It seems like society is finally accepting an idea of less consumerism and more simplicity for the holidays, but the fallout from kids not being in board with this transition is falling on tired moms who are still hustling to keep the magic alive.
While we recognize that the fact that our family lives in a tiny house of only 301 square feet already makes us a stand out against what is most widely accepted, that alone doesn't mean that our kids didn't cringe when we let them know that Christmas would be simplified.
Kids struggle with change and — if I'm being totally honest — so do I. Anxiety overtakes me and my mind spirals with endless 'what-if's'. So when my husband and I decided to save money and space in our tiny home in exchange for flipping the focus from 'stuff' to experiences for Christmas, I wasn't fully on board.
Of course, I loved the idea of making memories together while not giving in to the temptation to overspend. But I also knew that our then 2- and 7-year-olds weren't likely to see things from the same perspective.
How could we get them to understand the weighty importance of service to others over consumerism or giving back versus greedy 'getting'?
So we made a plan. (Okay, I made one. Because I'm Type A and, in the opinion of my husband, I color-code fun. You're welcome!)
Our family still exchanges gifts and we don't necessarily abide by the, "one thing you want, one thing you need, one thing to wear, and one thing to read," rule because my parents made such a big deal about Christmas that the idea of only giving four gifts made me hyperventilate. (See! Change is HARD!)
We gift each child a couple of fun things they will use, like craft kits or sewing sets, science experiments or Legos. They also get a couple of wearables that they actually need. And they get something we know they will love but that are also practical such as the be bedding that will be under this year's tree in their favorite characters with a small stuffed toy to match.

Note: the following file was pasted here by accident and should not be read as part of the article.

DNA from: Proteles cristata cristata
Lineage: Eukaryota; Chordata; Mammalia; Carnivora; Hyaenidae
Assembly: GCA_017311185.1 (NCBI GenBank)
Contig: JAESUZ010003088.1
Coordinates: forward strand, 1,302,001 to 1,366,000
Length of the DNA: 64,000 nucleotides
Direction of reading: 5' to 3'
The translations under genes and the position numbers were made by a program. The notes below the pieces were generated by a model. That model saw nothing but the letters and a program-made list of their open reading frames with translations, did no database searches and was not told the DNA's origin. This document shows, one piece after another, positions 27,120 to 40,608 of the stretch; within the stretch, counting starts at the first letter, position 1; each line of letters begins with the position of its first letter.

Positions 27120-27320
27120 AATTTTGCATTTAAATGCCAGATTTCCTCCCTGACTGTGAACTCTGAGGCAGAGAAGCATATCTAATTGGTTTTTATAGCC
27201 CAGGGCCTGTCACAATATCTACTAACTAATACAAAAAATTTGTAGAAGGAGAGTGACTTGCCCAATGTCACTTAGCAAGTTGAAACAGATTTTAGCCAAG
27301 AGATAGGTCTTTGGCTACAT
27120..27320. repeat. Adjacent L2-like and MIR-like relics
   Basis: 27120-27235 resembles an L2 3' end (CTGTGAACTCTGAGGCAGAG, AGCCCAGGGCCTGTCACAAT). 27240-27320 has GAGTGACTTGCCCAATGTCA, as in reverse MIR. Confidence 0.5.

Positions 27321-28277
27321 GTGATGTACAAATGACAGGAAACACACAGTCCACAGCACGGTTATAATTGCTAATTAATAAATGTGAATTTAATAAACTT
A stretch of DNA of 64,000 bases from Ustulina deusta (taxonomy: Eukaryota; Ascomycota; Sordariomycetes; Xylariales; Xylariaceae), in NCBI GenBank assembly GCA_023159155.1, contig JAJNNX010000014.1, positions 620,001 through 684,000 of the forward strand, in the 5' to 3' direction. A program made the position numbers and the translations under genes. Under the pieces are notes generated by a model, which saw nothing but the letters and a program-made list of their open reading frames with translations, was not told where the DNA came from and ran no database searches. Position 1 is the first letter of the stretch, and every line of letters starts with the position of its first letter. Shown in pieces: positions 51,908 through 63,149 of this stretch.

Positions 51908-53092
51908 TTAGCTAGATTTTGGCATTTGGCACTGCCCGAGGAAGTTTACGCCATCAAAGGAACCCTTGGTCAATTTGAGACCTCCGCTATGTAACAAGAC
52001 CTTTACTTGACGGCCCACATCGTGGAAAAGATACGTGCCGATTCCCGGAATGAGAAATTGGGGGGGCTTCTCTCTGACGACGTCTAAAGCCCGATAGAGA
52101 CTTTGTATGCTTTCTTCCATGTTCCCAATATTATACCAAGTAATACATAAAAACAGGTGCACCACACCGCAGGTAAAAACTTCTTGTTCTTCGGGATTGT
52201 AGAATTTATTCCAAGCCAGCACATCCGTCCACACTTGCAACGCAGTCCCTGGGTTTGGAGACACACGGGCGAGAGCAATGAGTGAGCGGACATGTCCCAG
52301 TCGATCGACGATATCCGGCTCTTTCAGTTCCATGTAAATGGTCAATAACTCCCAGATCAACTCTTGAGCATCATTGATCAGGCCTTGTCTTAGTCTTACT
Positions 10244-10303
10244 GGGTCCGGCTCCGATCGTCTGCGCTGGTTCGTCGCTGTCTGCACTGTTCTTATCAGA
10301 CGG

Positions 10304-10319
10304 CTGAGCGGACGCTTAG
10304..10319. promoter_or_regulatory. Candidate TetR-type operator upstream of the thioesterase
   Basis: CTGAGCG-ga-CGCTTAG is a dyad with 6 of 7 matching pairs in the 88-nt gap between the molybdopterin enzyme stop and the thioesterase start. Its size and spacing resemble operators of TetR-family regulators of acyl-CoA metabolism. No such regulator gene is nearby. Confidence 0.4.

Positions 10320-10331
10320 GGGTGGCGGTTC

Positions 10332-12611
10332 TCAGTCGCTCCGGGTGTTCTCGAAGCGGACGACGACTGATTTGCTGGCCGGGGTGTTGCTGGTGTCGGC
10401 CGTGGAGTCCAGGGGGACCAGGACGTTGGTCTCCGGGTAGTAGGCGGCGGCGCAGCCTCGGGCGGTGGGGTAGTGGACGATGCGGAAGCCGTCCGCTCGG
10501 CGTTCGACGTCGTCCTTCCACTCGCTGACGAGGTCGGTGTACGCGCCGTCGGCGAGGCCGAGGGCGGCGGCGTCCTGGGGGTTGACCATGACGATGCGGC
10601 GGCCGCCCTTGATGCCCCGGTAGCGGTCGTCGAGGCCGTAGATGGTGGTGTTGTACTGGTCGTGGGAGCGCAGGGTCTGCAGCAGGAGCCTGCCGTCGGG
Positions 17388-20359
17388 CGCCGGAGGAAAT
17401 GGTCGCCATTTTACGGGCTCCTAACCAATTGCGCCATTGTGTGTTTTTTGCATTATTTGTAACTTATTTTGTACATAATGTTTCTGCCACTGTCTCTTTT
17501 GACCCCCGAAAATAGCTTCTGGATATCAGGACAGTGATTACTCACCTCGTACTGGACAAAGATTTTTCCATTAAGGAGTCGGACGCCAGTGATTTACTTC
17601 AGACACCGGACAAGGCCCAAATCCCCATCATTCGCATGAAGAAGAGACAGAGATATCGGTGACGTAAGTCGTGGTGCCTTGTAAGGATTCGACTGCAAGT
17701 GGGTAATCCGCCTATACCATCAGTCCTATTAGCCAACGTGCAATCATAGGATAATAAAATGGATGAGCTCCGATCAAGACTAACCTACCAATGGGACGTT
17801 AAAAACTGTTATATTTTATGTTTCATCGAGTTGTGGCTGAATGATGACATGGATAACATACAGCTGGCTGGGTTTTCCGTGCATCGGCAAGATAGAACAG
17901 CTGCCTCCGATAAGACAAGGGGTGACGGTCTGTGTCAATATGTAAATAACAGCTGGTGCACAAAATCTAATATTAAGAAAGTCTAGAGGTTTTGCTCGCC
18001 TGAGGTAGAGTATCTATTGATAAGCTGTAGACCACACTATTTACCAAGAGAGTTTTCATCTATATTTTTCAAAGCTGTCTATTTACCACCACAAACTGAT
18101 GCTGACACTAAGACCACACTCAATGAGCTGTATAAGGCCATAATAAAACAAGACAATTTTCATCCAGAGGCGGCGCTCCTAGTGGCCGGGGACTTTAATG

To ease the transition from piles of 'stuff' for both myself and for our kiddos, we implemented the Monthly Mail gift.
Our kids love to get mail, but we don't have the money or the patience for subscription boxes of crap they'll build and never play with or that I'll just forget I subscribed to when it was on a promo and it will end up costing me my left arm over 4 easy payments.
Our M.M. box is handmade, costs about $2 in cardstock and envelopes, and takes about 30 minutes to put together.
We have one card per month with a planned activity, mixing in a few gift cards, plus free events to save on cash. For the freebies, we print out certificates so they know what's coming. This gives them something to open every month of the year and a fun family day that doesn't have to be stressy or even planned ahead.
We've chosen lots of different things like movie gift cards in a month a movie is releasing that we know our kids will like, a picnic in the park, family board game night, or homemade pizza making. We've also done a long weekend trip to somewhere near home or a gift certificate to the local trampoline park.
There is no need for frill or fanciness with this gift and they can all be personalized for each recipient. This costs next to nothing ... or as much as you want. Your kids won't expect Pinterest perfectly decorated envelopes. They are psyched to do something fun together and get to open a surprise each month.
Because the change felt harder for me in paring down Christmas, this monthly gift-giving idea helped to ease the transition and the experiences have been well worth it.
Our kids now get to look forward to a gift each month instead of a pile of presents on one day a year and the memories are, admittedly, pretty magical.